We have also remarked that "although it is desirable to first establish a corpus delicti before showing a confession or statements against interest by the defendant, such is not necessary. The matter of the order of proof is within the sound discretion of the trial court." Garr v. State, (1974) 262 Ind. 134, 137, 312 N.E.2d 70, 71-72. The testimony of Mrs. Keeling and Richard Quick established sufficient evidence for the purposes of this issue. In addition, there were other witnesses and many exhibits that showed the scene of this crime, the injured body of Ballard Keeling, and reports of how he met his death. The corpus delicti, therefore, was not proved by the confession of appellant, but by independent evidence. There was no error on this issue. See Hammond v. State, (1962) 240 Ind. 313, 164 N.E.2d 640; State v. Johnson, (1960) 31 N.J. 489, 158 A.2d 11.

V.

We treat the fifth and sixth issues raised by appellant together, as both are directed toward the manner in which State's witness Hays testified as to the statements given to him by appellant Porter. Outside the presence of the jury, the trial judge and counsel for the parties agreed to deletions made in the transcripts of Porter's statements to insure that co-defendant Deaton's confrontation rights would not be violated by references made by Porter about Deaton's involvement in this crime. Neither the tapes nor the transcripts of them were offered in evidence before the jury. Officer Hays testified that he recalled having the conversations with appellant Porter, but that he did not recall the conversations to the extent that he could accurately state what was said by appellant. After examining these statements, he further stated that he could not testify from memory as to their content. He did testify, however, that he had listened to the tapes after having the conversations with Porter had examined the transcripts of the tapes, and could testify that the transcripts accurately reflected what was said in the conversations that he took part in and in the tape recordings that he made at that time. On this basis the trial judge permitted Hays to testify about the conversations, to use the transcripts for reference, and to actually read some portions of them. Appellant claims this was improper, arguing that a proper foundation was not laid by the State in accordance with Lamar v. State, (1972) 258 Ind. 504, 282 N.E.2d 795. The trial court properly overruled objections on those grounds.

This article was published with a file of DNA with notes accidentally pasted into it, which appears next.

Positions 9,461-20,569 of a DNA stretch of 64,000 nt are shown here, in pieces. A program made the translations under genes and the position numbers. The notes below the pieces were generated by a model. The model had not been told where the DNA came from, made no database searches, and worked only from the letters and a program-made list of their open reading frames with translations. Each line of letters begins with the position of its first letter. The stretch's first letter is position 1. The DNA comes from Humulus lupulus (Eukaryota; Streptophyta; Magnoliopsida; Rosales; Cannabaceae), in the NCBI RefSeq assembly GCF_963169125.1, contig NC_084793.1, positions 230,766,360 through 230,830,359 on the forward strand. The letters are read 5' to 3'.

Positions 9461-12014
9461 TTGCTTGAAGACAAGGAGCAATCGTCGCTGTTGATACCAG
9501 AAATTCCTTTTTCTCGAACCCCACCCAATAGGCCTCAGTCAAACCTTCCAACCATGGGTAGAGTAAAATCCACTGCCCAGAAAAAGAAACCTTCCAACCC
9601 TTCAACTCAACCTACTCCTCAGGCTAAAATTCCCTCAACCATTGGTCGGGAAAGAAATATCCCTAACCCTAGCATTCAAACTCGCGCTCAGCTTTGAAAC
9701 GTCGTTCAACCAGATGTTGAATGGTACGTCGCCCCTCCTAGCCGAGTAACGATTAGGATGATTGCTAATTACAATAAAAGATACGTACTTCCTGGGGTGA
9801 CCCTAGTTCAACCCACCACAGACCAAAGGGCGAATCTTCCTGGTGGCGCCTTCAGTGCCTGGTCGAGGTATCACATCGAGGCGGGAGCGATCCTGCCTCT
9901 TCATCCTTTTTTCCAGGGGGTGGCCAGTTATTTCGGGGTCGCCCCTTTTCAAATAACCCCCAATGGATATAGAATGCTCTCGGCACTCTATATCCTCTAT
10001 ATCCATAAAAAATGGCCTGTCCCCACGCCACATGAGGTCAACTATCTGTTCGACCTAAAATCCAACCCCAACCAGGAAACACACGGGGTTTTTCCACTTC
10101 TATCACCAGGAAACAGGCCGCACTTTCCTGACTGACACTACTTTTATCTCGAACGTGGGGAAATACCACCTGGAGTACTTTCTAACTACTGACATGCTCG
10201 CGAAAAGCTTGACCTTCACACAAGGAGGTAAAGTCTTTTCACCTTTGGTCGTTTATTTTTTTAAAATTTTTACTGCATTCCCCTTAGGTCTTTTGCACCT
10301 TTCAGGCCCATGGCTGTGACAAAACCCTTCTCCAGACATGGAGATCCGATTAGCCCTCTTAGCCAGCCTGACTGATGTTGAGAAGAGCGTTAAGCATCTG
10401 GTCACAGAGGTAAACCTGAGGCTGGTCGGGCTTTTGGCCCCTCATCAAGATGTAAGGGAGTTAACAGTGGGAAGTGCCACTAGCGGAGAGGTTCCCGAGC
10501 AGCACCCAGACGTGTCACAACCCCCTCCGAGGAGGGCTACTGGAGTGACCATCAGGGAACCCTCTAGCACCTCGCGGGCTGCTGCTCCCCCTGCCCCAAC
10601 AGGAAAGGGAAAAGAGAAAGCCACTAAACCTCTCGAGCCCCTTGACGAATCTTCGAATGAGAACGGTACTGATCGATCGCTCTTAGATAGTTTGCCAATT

The Lamar case involved the admission before the jury of a sound recording that was not clearly audible and intelligible. This Court stated that a defendant could be put in grave peril if portions of the tape recording put in by the State were difficult or impossible to understand, since the jury could only assume from the fact that the State offered the exhibit that it contained information prejudicial to the defense. That rule is not applicable here. First of all, Lamar dealt with the foundation necessary for admitting tape recordings into evidence. Neither the recordings nor transcripts were put into evidence here, nor was the jury led to understand, in contrast to Lamar, that, essentially, only certain parts of the conversations were being presented to them. Hays did not testify in a manner which could have given the impression that he was leaving out some of the conversations. In addition, even if the jury were able to get this impression, it cannot be presumed that they were also given the impression that the parts omitted *810 were prejudicial to the defendant. The evil which Lamar addressed involved placing before the jury evidence which was not understandable and therefore subject to speculation and assumption as to its content. However, unlike Lamar, none of the evidence presented to the jury in this case was subject to speculation as to its actual content. The jury would have speculated, if at all, about portions of the conversations which were not presented to them. And, since this evidence came in through the State's witness, the presumption which would follow is that any portion of the conversations which was omitted was favorable to the defense. There was no prejudice to appellant in permitting the witness to testify to these conversations in the manner in which he did.

VI.

After Officer Hays had testified as to his conversations with appellant Porter, the following took place during cross-examination by Porter's counsel, attorney Sedwick:

"Mr. Sedwick: Thank you. Officer Hays, when Mr. Porter told you this about being threatened with a pistol was he referring to February 28, 1975? Officer Hays: Yes sir, Mr. Sedwick. Mr. Sedwick: Did Mr. Porter tell you this during both... Mr. Lanning: I'm going to have to object to the question. The Court: I'm going to sustain the objection, Mr. Sedwick. Mr. Sedwick: Did Mr. Porter indicate that any police officer had threatened him with a pistol on that date? Officer Hays: No sir."

Mr. Lanning, who took part in the above cross-examination, was the attorney for co-defendant Deaton. Appellant Porter now claims he was deprived of his right to effectively confront and cross-examine this witness, in that the court sustained the objection to the question posed by him, as set out above.